Device Fabrication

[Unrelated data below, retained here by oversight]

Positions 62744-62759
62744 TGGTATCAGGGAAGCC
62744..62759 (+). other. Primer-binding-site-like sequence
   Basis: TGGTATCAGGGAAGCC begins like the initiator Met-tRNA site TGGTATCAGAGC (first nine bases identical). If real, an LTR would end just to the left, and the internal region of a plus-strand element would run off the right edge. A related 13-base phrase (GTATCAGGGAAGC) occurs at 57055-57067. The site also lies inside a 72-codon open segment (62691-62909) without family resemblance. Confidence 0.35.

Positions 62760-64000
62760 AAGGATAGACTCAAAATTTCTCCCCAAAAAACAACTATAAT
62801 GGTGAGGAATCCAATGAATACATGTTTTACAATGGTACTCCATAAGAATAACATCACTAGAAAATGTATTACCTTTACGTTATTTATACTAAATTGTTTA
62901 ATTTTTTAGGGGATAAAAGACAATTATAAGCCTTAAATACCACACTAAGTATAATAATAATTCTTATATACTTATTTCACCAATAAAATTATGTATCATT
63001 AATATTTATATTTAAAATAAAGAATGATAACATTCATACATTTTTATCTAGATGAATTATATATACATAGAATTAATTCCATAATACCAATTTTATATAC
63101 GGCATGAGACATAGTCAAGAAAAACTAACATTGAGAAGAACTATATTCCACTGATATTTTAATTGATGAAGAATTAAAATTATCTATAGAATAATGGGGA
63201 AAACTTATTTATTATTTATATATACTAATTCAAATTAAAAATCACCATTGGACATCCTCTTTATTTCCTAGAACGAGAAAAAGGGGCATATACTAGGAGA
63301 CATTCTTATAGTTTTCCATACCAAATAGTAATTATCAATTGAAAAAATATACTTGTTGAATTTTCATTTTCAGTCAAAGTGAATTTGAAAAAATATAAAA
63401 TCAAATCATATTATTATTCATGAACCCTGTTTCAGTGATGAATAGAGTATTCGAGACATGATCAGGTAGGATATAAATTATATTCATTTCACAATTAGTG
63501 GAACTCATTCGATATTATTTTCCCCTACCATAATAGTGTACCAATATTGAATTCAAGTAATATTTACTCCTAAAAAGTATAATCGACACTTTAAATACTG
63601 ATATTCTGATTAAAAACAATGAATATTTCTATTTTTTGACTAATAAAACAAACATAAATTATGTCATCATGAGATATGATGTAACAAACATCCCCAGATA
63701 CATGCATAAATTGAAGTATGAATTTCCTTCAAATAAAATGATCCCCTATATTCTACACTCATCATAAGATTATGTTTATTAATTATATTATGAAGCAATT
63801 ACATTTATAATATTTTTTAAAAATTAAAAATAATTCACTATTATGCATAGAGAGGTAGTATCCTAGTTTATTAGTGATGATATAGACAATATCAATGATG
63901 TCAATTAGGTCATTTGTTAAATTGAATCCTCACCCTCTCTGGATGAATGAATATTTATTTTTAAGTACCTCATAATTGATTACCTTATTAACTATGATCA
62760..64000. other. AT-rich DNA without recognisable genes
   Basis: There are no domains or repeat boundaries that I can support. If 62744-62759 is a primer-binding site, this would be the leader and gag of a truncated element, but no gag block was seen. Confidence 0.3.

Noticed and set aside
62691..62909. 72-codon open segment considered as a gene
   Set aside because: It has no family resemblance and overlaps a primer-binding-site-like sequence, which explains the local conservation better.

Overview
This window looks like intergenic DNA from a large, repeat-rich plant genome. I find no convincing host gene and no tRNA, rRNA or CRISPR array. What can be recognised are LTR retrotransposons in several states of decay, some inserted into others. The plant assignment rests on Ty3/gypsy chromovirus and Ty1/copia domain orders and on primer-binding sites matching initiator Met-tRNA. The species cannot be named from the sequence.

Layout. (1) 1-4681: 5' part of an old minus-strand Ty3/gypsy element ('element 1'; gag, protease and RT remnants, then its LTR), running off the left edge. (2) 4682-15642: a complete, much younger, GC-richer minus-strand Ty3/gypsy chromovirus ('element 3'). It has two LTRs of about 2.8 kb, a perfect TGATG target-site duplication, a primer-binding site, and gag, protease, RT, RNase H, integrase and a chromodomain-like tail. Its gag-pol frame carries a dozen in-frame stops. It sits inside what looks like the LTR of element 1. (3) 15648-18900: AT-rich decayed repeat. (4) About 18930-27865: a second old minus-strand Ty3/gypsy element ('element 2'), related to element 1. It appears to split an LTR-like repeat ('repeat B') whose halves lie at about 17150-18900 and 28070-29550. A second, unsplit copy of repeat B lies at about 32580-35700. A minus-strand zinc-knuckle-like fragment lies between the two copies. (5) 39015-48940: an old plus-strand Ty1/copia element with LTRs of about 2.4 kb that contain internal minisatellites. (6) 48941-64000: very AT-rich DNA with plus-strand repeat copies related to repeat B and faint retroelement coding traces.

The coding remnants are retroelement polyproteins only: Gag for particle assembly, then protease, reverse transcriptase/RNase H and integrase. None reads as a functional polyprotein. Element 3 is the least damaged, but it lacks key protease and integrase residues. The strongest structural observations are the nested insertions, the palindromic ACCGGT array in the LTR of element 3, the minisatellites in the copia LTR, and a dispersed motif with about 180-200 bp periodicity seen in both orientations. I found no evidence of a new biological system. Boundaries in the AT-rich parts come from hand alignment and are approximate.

Metalorganic contaminants were removed from low-doped p-type Si (p-Si) using a modified Shiraki cleaning process described in27. For some of these cleaned samples the chemically grown SiO2 obtained after immersing them in HCl:H2O:H2O2 was preserved by without doing the last step of HF:CH3OH soak. The thickness of this SiO2 layer was measured to be 1.61 ± 0.24 nm. An AJA International ATC 2000 magnetron sputtering system was used to deposit Pt NPs. A two-inch Pt target with 99.99% purity from Kurt J Lesker was mounted on a sputtering gun which can be tilted at an angle with respect to the substrate in the horizontal plane. The chamber was evacuated to 10−8 Torr and the Pt target was pre-sputtered for 10 min at an RF deposition power of 100 W before the actual deposition. The substrate holder was configured as the anode (grounded). Pt NPs were deposited with a high purity Ar gas (99.999%) with a flow rate of 10 sccm, at a working pressure of 4 mTorr, the ambient temperature of ~300 K, six-inch target to substrate distance and 20 rpm substrate rotation speed. A 30 W RF power (13.56 MHz) was used to sputter Pt NPs with the deposition time and target angle tuned to obtain different sizes and areal densities. Samples were placed at the centre of the substrate holder to minimize the influence of radial displacement of the grids on the observed nanoparticle characteristics. The Pt NPs were characterized using a high-resolution transmission electron microscope (HRTEM)-Tecnai F20 (200 kV) with beam shift capabilities. For image characterization, a 5 nm amorphous Al2O3 thin film was deposited on a holey carbon film grid using a Kurt J Lesker AXXIS electron beam evaporator at room temperature before deposition of the Pt NPs (See ref. 21 for more details). Same masks used later on for patterning the metal electrodes were also used for patterning the Pt NPs to prevent lateral tunnelling current between electrodes. Deposition times of 10, 20 and 45 s at 23.8° target angle corresponded to Pt NP sizes of 0.74 ± 0.12 nm, 1.11 ± 0.28 nm and 1.45 ± 0.36 nm (based on HRTEM analysis), respectively. With larger target angle (38.8°) and deposition time of 20 s, we achieve Pt NP size of 0.72 ± 0.12 nm which is similar to the 0.74 ± 0.12 nm size of the 10 s 23.8° Pt NPs, except for the higher areal density of (1.09 ± 0.06) × 1013/cm2 (0.72 nm high density (HD)) compare to the (7.08 ± 0.30) × 1012/cm2 of the 10 s 23.8° Pt NPs (0.74 nm low density (LD)). (see ref. 21, 22, 23,25 for details). The TEM images of different size of TTS-deposited Pt NPs and the size distribution analysis were reported in21 and shown in Fig. 1. The observed characteristics for Pt NPs used in this study are summarized in Table 1. We have performed thermal stability test for capped (3 nm Al2O3) and uncapped ~1.55 nm size Pt NPs. Based on the TEM study, no significant diffusion or coalescence is observed for uncapped Pt NPs with annealing temperature up to 400 °C. For capped Pt NPs, they are stable up to 950 °C, indicating a successful prevention of the Pt NPs from diffusion and coalescence by the 3 nm Al2O3 capping layer. For the Pt NPs capped with the 0.98 nm Al2O3 used in this study though it has undergone stability test and it may not provide as good diffusion prevention as the 3 nm one, it is reasonable to expect a higher temperature stability than the uncapped one (See supplemental information for more details). A 0.98 ± 0.13 nm Al2O3 layer was then deposited by Atomic Layer Deposition (ALD). ALD was performed on an S200 system (Cambridge NanoTech) using deionized water (DI) and trimethylaluminum (TMA) acquired from Sigma-Aldrich (St. Louis, MO). After loading the samples, a continuous flow of 5 sccm N2 was passed through the chamber. The heaters for the chamber and lid O-ring were set to both 150 °. After four hours, the N2 flow rate was increased to 20 sccm. Water was then cycled 20 times to saturate the sample surface with –OH bonds before deposition using a 20 ms water pulse followed by 8 seconds N2 purge flow. The deposition was carried out using 12 cycles of the following flows: 20 ms DI water pulse, 8 second N2 purge, 15 ms TMA vapor pulse and 8 second N2 purge. After deposition, the N2 flow rate was reduced to 5 sccm and the chamber was cooled to 65 °C before removing the samples. After the oxide and Pt NP growth, 40 nm of Ti or 80 nm Au metal contact was then deposited on top of the samples using e-beam evaporation. For the Ti contact, an additional 40 nm of Au layer were deposited covering the Ti layer to prevent its oxidation. The backside of the substrate was then coated with Cr/Au to form a good Ohmic back contact using e-beam evaporation. A 2 nm of Cr layer was deposited as an adhesion layer before the 80 nm Au. Samples were then loaded in an e-beam chamber under high vacuum conditions (~10−8 Torr) and annealed by flowing 30 SCCM of H2 at 260 °C for 1 hour. With the shutter of the cryopump switched on, the chamber pressure raised to ~10−3 Torr with the introduction of the H2. The H2 annealing was used to improve the silicon/metal interface and oxide quality. All the oxide thickness were measured by using a variable angle spectroscopic ellipsometer (VASE, J.A. Woollam, Inc., USA). The devices were characterized in a Janis ST-500 probe station system which has the capability of achieving vacuum (down to ~5 mTorr) and can be cooled down to 80 K. Current-Voltage (I–V) and Capacitance-Voltage (C–V) characteristics were measured by a Keithley 4200 SCS system. About 7–10 devices for each condition were measured and plotted with error bars, where applicable.